One week a month, Watch This offers movie recommendations inspired by the week’s new releases or premieres. This week: Free State Of Jones looks back on the Civil War (no, not that one), so we look back on earlier Civil War movies.

Shenandoah (1965)

To claim a stance of neutrality is to exercise a privilege of non-engagement, and to implicitly side with those in power. Howard Zinn used the metaphor of a speeding train, Desmond Tutu likened the concept to an elephant atop a mouse, and Barack Obama dispensed with figurative language entirely when restating this principle in his statement on the shootings in Orlando. Shenandoah’s head of household, Charlie Anderson (Jimmy Stewart, nearing his autumn years), considers himself a conscientious objector in the Civil War consuming his nation, unconcerned as a middle-ground Virginian and a slave-less farmer. And while he might like to believe that the bloodstained tendrils of conflict won’t extend to him and his kin so long as they mind their own business, war leaves no innocents. You can’t be neutral on a moving country.

The thorny matter of military intervention was on everyone’s mind in 1965, when journeyman helmer Andrew V. McLaglen mounted his Western Shenandoah. Political discourse was cleaved in half over the burgeoning situation in Vietnam—our presence “over there” was either an urgent ideological bud-nipping that would preserve the integrity of the American way of life or a massive con job perpetrated by sleazy fat-cats who could peel money rolls safe at home while teenagers died facedown in rice paddies. McLaglen, at times past the limits of subtlety, seized his antebellum setting as a ready analogue for the embattled status quo of the era. He wasn’t shy about his pacifist leanings; the film’s potent antiwar sentiments infused the 1975 musical adaptation with an evergreen resonance, regardless of the contemporary political climate.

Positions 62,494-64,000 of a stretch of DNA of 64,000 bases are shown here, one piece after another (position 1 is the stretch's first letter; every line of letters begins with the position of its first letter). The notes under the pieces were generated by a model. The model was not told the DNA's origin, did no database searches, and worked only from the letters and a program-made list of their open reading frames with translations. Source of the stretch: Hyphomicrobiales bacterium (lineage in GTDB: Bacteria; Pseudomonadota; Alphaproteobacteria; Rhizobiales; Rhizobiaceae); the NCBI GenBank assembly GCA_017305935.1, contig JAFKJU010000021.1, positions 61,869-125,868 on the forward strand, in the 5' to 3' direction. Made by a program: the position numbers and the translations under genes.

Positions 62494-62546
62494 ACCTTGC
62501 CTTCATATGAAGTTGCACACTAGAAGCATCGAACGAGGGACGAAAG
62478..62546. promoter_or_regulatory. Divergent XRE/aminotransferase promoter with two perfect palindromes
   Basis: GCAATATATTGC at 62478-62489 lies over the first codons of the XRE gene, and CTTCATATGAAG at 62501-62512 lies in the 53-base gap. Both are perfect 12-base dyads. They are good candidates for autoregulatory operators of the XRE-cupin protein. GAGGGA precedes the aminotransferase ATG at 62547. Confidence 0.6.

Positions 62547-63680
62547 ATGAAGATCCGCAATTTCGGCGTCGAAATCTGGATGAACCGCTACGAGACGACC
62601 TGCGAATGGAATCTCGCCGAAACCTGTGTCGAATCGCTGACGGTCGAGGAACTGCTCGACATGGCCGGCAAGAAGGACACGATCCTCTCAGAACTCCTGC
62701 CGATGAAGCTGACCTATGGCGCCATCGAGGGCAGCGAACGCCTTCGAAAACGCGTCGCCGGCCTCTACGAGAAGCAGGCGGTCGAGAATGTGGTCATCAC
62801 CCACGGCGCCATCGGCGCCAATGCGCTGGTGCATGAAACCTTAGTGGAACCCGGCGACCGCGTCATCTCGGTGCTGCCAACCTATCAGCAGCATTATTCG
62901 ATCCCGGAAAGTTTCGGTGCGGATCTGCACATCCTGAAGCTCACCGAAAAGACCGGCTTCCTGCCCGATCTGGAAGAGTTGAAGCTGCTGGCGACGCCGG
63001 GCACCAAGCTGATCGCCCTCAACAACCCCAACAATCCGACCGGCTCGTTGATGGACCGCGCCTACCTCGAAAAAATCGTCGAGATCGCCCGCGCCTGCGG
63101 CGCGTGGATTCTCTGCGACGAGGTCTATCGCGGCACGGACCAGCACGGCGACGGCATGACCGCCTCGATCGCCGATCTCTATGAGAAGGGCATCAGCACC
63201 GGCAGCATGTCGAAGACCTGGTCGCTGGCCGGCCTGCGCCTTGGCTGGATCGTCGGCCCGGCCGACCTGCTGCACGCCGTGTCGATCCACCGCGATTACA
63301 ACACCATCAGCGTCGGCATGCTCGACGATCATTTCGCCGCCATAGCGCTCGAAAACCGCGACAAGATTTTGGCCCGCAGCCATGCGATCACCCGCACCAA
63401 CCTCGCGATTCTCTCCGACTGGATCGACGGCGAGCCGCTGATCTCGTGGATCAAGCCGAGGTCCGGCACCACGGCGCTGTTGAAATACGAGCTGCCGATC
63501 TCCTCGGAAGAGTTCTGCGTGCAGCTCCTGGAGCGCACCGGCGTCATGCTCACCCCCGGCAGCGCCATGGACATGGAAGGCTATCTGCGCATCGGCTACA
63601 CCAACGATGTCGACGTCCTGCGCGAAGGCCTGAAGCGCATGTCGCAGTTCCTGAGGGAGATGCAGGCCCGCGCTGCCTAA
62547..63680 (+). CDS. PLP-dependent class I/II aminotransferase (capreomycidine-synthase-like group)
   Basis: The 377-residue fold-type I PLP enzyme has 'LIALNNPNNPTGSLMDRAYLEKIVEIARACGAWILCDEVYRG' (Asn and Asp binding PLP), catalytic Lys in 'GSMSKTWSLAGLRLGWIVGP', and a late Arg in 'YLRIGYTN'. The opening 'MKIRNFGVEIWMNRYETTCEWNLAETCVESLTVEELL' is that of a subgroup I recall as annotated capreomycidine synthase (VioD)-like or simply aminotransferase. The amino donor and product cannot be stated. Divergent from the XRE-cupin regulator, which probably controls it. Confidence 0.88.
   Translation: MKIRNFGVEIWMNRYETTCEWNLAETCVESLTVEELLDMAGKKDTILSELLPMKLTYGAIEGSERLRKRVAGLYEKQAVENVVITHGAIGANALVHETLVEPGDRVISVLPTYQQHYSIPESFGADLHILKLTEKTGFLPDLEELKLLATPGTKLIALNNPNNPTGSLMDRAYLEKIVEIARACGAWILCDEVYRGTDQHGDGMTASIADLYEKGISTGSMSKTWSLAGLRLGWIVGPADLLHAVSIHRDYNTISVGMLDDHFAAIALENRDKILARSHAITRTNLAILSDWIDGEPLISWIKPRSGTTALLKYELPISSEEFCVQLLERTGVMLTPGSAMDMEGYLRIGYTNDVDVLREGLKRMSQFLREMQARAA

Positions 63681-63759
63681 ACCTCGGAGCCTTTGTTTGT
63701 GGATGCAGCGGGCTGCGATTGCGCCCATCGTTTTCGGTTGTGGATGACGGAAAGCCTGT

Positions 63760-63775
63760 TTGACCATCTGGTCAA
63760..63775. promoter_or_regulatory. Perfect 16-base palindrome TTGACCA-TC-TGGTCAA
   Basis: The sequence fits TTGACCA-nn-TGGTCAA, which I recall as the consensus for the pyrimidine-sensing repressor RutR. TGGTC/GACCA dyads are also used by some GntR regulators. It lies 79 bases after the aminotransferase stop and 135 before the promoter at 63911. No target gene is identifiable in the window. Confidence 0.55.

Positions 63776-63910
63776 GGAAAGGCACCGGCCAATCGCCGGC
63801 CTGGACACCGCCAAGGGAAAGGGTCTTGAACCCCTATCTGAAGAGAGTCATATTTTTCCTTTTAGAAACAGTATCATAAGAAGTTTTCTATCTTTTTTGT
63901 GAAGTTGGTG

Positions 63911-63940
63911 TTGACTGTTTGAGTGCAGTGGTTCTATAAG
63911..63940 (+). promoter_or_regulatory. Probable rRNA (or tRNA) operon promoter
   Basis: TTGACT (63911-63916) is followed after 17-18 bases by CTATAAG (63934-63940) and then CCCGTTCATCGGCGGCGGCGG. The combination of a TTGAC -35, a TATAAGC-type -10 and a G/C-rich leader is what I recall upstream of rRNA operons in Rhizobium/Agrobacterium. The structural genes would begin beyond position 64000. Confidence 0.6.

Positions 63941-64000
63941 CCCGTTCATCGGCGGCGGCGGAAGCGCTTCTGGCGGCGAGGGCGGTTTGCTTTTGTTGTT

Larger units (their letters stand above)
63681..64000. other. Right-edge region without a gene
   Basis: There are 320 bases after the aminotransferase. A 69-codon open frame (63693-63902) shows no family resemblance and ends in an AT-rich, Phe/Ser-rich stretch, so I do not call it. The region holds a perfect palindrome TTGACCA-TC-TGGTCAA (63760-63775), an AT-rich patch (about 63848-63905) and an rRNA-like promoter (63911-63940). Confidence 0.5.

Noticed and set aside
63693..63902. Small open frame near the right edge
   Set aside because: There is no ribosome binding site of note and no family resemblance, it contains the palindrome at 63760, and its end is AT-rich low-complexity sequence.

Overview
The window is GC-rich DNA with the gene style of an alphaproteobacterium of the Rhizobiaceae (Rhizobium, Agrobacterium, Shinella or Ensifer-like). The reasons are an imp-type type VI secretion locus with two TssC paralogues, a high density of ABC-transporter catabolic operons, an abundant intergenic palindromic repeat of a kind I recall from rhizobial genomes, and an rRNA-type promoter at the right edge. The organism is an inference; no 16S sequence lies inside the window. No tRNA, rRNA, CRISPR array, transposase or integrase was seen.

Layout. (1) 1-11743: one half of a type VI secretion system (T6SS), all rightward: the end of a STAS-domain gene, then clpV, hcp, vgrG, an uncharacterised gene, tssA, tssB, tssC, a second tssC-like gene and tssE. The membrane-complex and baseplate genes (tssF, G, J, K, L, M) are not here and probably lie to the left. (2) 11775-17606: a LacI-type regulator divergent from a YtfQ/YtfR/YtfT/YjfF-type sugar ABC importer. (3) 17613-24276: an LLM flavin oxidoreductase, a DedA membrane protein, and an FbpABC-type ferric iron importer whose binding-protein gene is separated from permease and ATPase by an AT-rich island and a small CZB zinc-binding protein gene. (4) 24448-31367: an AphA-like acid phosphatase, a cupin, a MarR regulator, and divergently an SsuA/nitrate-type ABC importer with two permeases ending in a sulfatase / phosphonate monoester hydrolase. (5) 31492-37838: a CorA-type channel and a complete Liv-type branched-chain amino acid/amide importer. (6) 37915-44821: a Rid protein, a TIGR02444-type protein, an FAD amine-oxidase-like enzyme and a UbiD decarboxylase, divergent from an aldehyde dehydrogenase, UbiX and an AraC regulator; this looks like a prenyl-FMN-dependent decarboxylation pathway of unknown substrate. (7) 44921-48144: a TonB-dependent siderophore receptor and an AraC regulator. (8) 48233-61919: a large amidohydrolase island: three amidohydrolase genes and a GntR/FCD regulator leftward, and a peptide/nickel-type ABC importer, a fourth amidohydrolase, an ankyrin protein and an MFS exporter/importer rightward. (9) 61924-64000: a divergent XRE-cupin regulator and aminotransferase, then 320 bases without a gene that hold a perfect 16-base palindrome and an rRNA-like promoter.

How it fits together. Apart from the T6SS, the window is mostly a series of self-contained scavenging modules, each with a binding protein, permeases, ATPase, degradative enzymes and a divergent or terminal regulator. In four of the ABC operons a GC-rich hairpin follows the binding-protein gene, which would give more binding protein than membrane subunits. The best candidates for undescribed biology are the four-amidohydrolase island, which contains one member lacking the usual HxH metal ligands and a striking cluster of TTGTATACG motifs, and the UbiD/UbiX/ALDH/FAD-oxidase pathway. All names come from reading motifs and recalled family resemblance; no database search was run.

Charlie Anderson is intent on keeping to himself, so much so that he gives God a cold shoulder during his dinner prayer, instead emphasizing all that he and his family have done to grow their crops. Chronically late for the Sunday morning mass, the Anderson family evinces a wish to depend on nobody and nothing, even the big man upstairs. But when the skirmish between the Union and the Confederacy ensnares Charlie’s sweet boy named Boy (Phillip Alford, better known as Jem Finch in To Kill A Mockingbird), the family’s isolationist policies start to unravel. Tragedy befalls eldest son James (Patrick Wayne) and his young wife, Ann (Katharine Ross, making her film debut two years before The Graduate), and the desperate search for the missing Boy nearly drives Charlie to the edge; but a moment of mercy one small step above “Wait, your mom was named Martha, too?” returns him to his senses.

McLaglen’s pretty Americana offers some appealing apolitical pleasures, but Shenandoah lives today primarily as a social document. At the time of its release, the underlying message was clear: The time to get our sons out of harm’s way is now, while that’s still possible. But even today, regrettably so, the core notion remains every bit as urgent, though the proper nouns in the subtext have all changed. Learning that armed conflict is never worth it only after it’s too late to save the lives of the innocents is practically an American tradition.

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Availability: Shenandoah is available on DVD from Netflix or possibly your local library or video store. It’s also available to rent or purchase from several of the major digital outlets, and free to stream on Amazon Prime with a Starz add-on subscription.